IVC volunteer Dick Shirey (from l.to r.) holds a tray of eggplant plants and Brian Browne uses a saw to cut wood to frame the vegetable bed of string beans. (Franchesca Caputo photos)
IVC volunteer Dick Shirey (from l.to r.) holds a tray of eggplant plants and Brian Browne uses a saw to cut wood to frame the vegetable bed of string beans. (Franchesca Caputo photos)

Just over a year ago, the Ignatian Volunteer Corps officially came to Albany in an effort launched by Kathleen Burgess. And in that short time, the group is already making a difference in the Capital Region.

Ignatian Volunteer Corps (IVC) is a national program for women and men ages 50 and older, who are matched with organizations that assist poor families and individuals and is guided by a reflection process based on the spiritual experiences of St. Ignatius of Loyola.

Currently, there are 11 men and women serving eight non-profit agencies in the Albany Chapter, with work focused on mentoring programs, refugee and immigrant services, food assistance and hunger and homeless services. Unlike other volunteer opportunities, members of IVC gain community and spiritual aspects from their work. Once a month they meet up as a group to reflect on their service experience, while also meeting with a spiritual reflector.

“Having the IVC program locally is huge, I don’t think people understand how many non-for-profits exist in this area, and I’m just very grateful, frankly for Kate for organizing and spearheading this,” Mary Giordano, executive director of Family Promise of the Capital Region said of the program and Burgess, “We are one organization being served, but I know there are many, many benefiting from this.”

Before COVID-19, Family Promise, a national organization which assists low-income and homeless families gain sustainable independence, would host one of its families in a local church for a week, four times a year. During New York State on PAUSE, Family Promise hosted families at its day center, with volunteers dropping off home cooked meals and shopping for needed groceries. Volunteers have also been participating in doorstep drop-offs to “graduate families” who may need necessities such as paper towels, diapers, laundry detergent and toilet paper.

Chris Sheridan began volunteering for Family Promise through Ignatian Volunteer Corps before Christmas. Her skills in computer science allowed her to be trained on updating the organization’s Capital Region website, while her people skills made her a good fit for completing daily errands with the families, such as going grocery shopping, picking up a prescription or going to a doctor’s appointment.

“The relationship is maintained with the ‘graduate family’ so I’d go with Mary (Giordano) to see folks, take a woman and her son to a doctor’s appointment, bring a girl to get her glasses,” Sheridan said. “Those are the enjoyable experiences because you get to know the families, and the kids; the kids are adorable.”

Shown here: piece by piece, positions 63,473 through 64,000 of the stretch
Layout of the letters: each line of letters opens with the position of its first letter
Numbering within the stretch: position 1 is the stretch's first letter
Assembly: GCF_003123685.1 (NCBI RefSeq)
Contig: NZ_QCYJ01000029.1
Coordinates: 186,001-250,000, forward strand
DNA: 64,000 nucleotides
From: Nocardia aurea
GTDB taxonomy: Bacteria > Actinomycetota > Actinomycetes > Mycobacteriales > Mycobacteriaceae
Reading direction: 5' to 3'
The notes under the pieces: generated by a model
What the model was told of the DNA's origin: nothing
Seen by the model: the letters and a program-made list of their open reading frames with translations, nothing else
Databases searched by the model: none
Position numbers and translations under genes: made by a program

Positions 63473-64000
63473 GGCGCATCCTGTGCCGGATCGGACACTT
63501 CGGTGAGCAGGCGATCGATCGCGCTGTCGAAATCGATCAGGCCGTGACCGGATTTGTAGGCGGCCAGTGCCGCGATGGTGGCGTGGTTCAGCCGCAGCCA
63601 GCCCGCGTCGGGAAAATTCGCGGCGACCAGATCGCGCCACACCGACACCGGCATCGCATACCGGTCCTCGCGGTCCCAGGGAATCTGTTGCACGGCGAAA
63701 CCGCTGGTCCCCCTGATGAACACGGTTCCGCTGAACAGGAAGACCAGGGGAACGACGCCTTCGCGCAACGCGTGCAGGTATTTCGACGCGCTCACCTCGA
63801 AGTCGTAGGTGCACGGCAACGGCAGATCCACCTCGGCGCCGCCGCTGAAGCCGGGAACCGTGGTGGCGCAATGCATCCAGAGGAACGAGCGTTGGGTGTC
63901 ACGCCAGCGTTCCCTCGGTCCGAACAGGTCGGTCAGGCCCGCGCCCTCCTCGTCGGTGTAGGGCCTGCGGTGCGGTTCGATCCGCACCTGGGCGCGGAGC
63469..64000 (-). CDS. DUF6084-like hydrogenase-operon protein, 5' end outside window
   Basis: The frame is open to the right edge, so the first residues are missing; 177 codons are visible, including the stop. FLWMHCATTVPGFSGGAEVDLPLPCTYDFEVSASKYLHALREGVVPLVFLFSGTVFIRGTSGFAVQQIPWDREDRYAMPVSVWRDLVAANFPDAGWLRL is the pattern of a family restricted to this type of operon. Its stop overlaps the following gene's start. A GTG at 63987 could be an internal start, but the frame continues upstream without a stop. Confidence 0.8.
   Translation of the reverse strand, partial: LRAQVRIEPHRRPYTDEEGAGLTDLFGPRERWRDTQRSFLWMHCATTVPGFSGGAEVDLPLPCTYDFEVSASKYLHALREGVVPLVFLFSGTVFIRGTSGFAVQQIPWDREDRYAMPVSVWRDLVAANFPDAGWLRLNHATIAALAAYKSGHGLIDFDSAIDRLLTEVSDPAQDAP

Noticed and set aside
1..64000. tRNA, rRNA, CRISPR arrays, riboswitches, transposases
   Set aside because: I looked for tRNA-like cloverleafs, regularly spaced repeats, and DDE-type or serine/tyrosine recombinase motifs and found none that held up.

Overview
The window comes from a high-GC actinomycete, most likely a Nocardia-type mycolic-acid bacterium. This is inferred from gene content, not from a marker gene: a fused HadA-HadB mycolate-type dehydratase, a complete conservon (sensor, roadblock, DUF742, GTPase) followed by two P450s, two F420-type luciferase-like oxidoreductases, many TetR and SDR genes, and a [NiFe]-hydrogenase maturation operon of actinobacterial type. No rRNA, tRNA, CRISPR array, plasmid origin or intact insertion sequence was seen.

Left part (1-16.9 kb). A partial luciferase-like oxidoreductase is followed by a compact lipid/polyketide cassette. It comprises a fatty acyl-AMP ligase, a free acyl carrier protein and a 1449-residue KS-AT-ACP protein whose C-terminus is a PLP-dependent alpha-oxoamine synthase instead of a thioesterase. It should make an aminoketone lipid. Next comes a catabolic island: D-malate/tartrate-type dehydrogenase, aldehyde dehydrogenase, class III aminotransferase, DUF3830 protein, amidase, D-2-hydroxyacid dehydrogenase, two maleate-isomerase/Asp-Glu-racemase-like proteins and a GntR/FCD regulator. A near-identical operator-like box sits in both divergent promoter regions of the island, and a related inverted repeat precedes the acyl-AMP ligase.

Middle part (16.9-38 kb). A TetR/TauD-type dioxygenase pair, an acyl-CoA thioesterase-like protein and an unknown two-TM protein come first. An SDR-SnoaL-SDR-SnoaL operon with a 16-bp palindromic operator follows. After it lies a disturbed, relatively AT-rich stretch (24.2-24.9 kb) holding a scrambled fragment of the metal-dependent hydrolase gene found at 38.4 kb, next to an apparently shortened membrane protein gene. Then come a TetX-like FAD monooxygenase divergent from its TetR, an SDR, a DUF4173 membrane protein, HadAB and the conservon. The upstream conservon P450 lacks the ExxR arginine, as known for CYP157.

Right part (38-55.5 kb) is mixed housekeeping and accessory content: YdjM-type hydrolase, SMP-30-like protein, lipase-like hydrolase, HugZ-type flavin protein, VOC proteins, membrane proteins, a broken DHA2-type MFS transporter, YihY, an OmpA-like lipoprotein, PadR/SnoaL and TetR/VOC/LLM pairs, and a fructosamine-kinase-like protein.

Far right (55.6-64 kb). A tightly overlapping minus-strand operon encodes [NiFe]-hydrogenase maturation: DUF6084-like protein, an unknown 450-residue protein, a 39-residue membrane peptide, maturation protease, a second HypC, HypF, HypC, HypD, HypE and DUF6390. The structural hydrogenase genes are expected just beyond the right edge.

In 2006, Emmaus House, the communal home backed by Albany’s Catholic Worker Movement, converted a once-vacant lot behind the house into a community garden. The vegetables and fruits support local families and low-income people assisted through Emmaus House in the thriving green space.

IVC volunteer Dick Shirey came to the Emmaus House garden over a decade ago after working at Roxbury Farm CSA in Kinderhook. After forming a relationship between the two organizations, seeds grown at Roxbury Farm’s greenhouse are now transported and planted as seedlings to provide Emmaus House’s urban garden with chemical-free vegetable plants.

“Emmaus House built some boxes and filled them up with dirt and now we have an ongoing urban garden going on,” Shirey said, “It’s quite changed, from concrete and leftover needles from drugs, into a kind of prosperous space for the neighborhood.”

While the produce coming from the garden is sent to a list of people in need, it is also available to community members based on availability. Shirey has planted spinach, lettuce, cucumbers, squash, eggplant, tomatoes, cabbage, chard, potatoes, peas, green beans and more. According to Shirey, collard greens and okra have been especially popular.

Shirey says IVC’s spiritual component recharges the volunteers.

“I think it’s important to be in communication with other people who are volunteering and find out what they’re doing with their work and how they’re responding to it and to share experiences,” Shirey said. “It’s all good and it tends to get people more energized for what they’re doing, it’s like charging up your battery.

“That’s essentially what prayer and reflection does, it gives you some energy that you wouldn’t otherwise have.”

If you are interested in becoming a volunteer for IVC or supporting the organization in any way, email Kathleen Burgess at [email protected] to receive updates and announcements via the “Friends of IVC” email list.